About the Author
So, who is this presumptuous jerk telling me how to "git gud"? In short, a former hardcore raider turned casual. I started playing WoW back in 2008, quickly earning a place in one of the top guilds on my server. In Wrath, I cleared 3 Drake Obsidian Sanctum, Algalon the Observer, and the ICC meta-achievement while it was all still current content. In Cataclysm I continued to raid the highest level content available until quitting in Dragon Soul. On a personal level, I secured numerous World Top 200 rankings for healing, including a best of World 7th overall. From there I moved on to SWTOR, achieving Nightmare Mode speed runs in the first 3 raids, and FFXIV getting a 2.0 Twintania kill before burning out. I returned to WoW for Legion on a more casual level and still managed to parse 95th+ percentile on almost every boss in Heroic Emerald Nightmare, Trail of Valor and Nighthold while playing a Resto Druid, Holy Priest and Holy Paladin.
With that out of the way, what I'm about to present to you is what I feel are the best things you can do to become both a better raider and a better player.
***Note: This section is mostly relevant to keyboard/mouse users. Though many players have found success playing on a controller, I have not and am wholly unqualified to give advice on that matter.***
The most important thing you can do is to never ever click your abilities with your mouse. You always want to be activating them with a press of your keyboard (or MMO mouse). Having a good setup that works for you is also key; the default bindings are awful. You want all of your abilities to be easily accessible. Personally, I bind my primary abilities to Q, 1, 2, 3, 4, E and use Shift or Alt as a modifier (A modifier is a key you press in combination with your main key to use a different ability. i.e. Q is Jolt while Alt+Q is Corps-a-corps and Shift+Q is Swiftcast) with A and D rebound to Strafe Left/Right and Turn completely removed. This way, I never have to move my left hand resulting in faster, more accurate keystrokes.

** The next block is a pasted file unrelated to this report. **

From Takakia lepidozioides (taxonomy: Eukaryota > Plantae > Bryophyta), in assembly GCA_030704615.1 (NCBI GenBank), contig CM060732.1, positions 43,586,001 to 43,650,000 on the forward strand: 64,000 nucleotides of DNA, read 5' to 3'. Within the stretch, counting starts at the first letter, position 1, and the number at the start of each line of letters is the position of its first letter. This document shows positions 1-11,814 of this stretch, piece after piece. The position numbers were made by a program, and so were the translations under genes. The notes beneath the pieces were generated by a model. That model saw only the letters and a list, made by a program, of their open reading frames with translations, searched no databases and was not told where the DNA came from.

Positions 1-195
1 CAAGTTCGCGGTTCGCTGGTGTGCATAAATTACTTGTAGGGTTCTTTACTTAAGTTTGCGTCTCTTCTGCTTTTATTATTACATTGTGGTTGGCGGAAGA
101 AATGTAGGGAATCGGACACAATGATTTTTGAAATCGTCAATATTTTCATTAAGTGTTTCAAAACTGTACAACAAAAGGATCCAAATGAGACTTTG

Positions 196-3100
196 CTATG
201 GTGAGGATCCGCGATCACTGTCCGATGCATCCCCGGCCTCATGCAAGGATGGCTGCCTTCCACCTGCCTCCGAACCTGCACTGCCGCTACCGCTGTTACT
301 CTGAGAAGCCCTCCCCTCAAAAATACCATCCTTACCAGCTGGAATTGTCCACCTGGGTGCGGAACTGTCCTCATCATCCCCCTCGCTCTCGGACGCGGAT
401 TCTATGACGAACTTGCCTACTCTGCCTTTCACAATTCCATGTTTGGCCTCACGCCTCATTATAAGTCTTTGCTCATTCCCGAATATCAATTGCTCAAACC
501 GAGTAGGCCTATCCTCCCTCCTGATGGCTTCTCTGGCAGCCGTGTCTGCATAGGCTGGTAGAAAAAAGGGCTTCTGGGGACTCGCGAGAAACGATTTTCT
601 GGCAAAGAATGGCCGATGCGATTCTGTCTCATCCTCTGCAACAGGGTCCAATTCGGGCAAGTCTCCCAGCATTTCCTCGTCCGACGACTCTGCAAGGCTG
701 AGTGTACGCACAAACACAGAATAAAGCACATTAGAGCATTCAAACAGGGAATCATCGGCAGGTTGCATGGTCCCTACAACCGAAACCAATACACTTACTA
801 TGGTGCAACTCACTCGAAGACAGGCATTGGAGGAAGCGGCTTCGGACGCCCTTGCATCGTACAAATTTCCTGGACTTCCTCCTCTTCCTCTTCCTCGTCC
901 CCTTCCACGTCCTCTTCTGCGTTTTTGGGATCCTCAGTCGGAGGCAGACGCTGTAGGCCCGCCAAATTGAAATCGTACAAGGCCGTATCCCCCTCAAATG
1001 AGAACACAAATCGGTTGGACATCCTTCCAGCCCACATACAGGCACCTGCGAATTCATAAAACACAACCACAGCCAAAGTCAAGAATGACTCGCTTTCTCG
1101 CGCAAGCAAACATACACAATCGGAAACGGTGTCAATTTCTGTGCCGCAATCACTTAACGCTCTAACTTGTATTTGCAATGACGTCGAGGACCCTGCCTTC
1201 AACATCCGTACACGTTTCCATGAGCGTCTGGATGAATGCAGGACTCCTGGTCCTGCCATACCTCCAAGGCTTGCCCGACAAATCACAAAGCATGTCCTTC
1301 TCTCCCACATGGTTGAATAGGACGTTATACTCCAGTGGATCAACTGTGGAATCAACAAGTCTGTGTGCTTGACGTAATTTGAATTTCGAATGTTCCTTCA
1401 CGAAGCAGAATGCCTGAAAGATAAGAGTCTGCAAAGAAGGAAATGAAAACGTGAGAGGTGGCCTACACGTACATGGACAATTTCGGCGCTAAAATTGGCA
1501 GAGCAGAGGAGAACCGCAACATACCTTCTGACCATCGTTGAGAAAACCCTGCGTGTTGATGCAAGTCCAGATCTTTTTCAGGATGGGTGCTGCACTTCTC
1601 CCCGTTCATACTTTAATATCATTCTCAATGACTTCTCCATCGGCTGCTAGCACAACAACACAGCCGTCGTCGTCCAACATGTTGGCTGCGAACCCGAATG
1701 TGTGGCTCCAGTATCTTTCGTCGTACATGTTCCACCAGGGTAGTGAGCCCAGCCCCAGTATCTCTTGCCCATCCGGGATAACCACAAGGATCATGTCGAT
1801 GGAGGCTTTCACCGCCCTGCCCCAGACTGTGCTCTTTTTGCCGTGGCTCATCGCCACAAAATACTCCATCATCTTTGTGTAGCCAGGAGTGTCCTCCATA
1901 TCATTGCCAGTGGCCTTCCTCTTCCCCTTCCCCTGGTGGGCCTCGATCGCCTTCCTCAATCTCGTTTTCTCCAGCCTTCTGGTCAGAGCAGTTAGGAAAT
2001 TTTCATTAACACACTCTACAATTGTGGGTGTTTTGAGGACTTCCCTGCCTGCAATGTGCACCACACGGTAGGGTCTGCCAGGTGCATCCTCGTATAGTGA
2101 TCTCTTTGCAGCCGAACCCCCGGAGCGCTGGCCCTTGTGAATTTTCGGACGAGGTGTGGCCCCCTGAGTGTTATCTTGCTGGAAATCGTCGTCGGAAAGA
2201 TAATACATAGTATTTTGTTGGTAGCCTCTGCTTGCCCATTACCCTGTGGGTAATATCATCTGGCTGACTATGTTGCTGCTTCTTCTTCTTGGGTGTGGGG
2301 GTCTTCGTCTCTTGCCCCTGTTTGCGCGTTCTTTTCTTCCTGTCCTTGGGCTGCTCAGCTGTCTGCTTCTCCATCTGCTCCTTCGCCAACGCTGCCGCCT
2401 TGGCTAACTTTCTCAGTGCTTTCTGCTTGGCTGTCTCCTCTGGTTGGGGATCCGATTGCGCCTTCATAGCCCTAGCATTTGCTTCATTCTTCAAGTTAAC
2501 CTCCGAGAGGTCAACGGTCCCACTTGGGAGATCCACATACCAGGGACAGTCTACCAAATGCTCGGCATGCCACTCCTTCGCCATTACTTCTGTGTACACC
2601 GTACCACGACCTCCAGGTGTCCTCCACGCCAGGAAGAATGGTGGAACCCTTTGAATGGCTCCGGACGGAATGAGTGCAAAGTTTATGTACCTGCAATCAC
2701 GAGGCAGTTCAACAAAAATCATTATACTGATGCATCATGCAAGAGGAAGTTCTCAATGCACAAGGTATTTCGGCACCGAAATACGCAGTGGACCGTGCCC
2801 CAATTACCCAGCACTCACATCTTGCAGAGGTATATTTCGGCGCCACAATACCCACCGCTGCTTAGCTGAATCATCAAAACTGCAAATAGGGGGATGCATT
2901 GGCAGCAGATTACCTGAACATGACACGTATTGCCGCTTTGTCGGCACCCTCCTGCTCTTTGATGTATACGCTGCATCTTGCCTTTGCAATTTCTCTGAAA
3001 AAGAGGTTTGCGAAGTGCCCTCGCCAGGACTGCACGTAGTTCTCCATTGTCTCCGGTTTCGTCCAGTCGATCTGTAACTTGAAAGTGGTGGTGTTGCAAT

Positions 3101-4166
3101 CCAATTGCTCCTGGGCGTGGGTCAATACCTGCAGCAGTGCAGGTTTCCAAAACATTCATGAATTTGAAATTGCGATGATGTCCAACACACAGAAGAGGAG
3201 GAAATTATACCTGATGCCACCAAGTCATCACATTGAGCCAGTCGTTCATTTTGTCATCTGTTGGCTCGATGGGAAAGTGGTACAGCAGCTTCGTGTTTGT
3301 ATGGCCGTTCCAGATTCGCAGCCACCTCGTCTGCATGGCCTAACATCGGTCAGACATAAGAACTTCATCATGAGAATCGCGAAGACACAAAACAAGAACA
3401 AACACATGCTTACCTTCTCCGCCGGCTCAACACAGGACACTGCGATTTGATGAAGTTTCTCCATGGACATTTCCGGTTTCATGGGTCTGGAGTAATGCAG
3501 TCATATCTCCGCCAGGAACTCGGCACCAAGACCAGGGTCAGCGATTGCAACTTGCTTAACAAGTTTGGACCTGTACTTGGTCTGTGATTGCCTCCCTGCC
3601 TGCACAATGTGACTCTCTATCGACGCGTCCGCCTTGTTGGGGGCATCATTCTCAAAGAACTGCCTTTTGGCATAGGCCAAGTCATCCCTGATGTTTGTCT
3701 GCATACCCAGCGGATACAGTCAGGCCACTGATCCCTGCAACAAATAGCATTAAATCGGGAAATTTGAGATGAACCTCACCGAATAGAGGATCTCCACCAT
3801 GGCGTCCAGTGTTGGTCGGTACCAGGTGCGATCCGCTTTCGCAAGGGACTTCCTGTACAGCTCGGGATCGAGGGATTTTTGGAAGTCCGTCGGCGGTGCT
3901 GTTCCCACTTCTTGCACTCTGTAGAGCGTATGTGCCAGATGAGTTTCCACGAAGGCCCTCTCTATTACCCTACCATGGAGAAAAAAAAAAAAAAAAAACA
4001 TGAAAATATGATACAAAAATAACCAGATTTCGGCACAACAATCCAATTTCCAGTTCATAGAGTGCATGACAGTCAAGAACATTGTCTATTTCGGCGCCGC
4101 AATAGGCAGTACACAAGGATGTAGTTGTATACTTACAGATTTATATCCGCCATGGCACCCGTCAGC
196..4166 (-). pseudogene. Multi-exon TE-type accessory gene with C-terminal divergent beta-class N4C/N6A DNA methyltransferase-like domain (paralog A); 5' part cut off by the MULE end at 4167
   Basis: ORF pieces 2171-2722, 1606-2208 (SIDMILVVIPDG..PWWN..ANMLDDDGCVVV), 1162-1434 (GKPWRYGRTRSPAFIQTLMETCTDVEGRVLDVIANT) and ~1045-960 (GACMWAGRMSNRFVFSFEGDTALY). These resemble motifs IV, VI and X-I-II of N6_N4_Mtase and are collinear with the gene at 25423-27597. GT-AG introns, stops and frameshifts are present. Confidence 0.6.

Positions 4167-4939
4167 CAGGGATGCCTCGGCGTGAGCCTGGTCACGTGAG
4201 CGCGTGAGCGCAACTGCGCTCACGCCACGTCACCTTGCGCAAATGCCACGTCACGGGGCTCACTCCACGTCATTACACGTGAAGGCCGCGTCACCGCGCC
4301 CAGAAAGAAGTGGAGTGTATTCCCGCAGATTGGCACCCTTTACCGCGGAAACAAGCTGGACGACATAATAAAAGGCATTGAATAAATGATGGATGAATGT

The above is a (bad) picture of my keyboard, color-coded to demonstrate what I'm talking about. Green keys are my abilities, Red are movement, and Purple are modifiers. This is far from the only way to go too. Many players like to bind Z, X, and C as well, thought I find them awkward. Another popular method is to shift everything to the right such that ESDF become your movement keys and ASQWERTG are left for abilities. This setup is particularly helpful if you don't have an MMO gaming mouse and its extra buttons. There is no one-size-fits-all solution. You need to experiment a bit within these guidelines to figure out what works best for you.
Like the default keybinds, their default UI is pretty garbage too. A good UI’s job is to prominently display relevant information while simultaneously hiding distractions. The center of your screen should be clear so that you can see what’s going on around you. The other half of the equation is putting your important information where you’ll see it without looking too far away from your feet. For this you want place your job gauge, enemy list, and a non-shared hotbar which contains all of your cooldowns and proc-based abilities near the center of your screen. For healers, you’ll also want the party list there as well. Turning titles off and setting party members’ names to display only initials can help reduce clutter.
This is the UI that I use. As you can see, extraneous stuff like bags and chat is pushed towards the corners of my screen while important combat information is displayed near the center around my character. Like with keybinds, you need to find a setup that works for you.
Learn Your Job
Now comes the hard and boring part. First, you’ll need to do a little research. Well maintained Job guides can be a bit difficult to find, but your best bet is to search the official forums or reddit. A good guide will contain single target and AoE rotations, stat weights (when available) and ideally tips and tricks for specific fights. Seek out and internalize as much information about your job as you can.